If I recall my history, the Crusades were primarily fought by France, Britain, and Rome … not America. Does America represent “christianity”? Perhaps nominally, but certainly not morally (2nd highest abortion rate in the world, largest producer of contraceptives, largest pornography industry in the world … need I go on?) and definitely not in the theological beliefs and structure of the Christians who fought in the crusades. To allude to American representation of the Crusading Christians of 700-900 years ago is a slap in the face to those who died in the crusades. America no more represents the Crusading Christians than Russia represents Capitalism and Democracy.

    Has Iran been attacking us? Sure. Have they been supplying IEDs, guns, and ammo in Iraq? I have no doubt. Are they doing it because they think that America represents the Christians of the Crusades? THAT is a massive leap of logic. All one has to do is examine American relations in the Middle East over the last 60 years, and it will become rather obvious that Arab resentment of Americans stems directly from our interventionist foreign policy and NOT because we are Christians. If they wanted to voice their hatred of Christianity, they would have flown planes into the Vatican, not the WTC. Though, I find the target rather interesting, considering the WTC doesn’t represent Christianity, but American money, which is used to fund interventionist efforts in the Middle East.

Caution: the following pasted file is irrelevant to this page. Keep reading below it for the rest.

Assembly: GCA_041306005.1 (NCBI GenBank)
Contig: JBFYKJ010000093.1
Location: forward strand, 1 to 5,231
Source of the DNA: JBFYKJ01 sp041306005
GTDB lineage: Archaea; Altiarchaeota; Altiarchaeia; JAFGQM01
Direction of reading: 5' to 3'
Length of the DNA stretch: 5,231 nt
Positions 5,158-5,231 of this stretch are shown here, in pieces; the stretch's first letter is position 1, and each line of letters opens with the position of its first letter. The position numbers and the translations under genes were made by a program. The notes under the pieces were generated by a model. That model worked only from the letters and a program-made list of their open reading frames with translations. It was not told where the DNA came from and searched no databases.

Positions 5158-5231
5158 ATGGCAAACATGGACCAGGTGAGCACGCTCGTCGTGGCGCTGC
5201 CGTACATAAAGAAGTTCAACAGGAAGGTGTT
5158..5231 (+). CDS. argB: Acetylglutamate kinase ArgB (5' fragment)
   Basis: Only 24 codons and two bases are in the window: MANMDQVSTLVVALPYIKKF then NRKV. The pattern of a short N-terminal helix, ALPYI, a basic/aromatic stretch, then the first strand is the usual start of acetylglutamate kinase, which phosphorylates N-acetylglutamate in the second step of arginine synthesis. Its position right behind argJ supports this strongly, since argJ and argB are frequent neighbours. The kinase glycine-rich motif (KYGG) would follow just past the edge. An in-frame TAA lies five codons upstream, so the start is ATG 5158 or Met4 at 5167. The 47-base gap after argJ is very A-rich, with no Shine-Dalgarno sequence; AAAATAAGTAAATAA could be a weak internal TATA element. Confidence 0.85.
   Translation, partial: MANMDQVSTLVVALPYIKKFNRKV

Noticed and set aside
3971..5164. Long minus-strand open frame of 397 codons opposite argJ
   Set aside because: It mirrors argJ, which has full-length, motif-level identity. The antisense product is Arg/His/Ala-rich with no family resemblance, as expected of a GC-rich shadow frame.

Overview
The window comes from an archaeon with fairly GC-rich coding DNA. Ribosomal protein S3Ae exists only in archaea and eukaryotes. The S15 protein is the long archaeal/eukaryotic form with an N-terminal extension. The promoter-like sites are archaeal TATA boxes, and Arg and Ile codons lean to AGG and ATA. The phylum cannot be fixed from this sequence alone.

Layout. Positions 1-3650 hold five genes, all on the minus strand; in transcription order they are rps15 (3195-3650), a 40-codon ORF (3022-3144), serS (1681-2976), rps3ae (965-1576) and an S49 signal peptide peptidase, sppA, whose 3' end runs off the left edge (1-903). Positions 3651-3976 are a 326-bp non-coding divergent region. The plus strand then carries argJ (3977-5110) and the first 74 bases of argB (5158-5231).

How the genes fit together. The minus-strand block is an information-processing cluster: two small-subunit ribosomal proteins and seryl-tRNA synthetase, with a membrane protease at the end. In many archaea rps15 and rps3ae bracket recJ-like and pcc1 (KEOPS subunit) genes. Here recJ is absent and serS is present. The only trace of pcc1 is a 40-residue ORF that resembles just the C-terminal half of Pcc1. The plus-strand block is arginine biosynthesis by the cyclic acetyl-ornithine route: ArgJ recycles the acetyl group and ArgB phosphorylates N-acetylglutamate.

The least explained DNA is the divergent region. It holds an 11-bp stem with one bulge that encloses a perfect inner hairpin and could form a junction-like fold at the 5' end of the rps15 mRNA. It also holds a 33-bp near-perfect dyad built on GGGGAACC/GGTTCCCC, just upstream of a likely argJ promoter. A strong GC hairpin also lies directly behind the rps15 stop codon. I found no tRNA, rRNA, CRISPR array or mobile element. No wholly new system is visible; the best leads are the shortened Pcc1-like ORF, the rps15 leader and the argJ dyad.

I find it difficult to blame the Arabs for resenting American interventionism. Hell I resent Federal interventionism in my own life.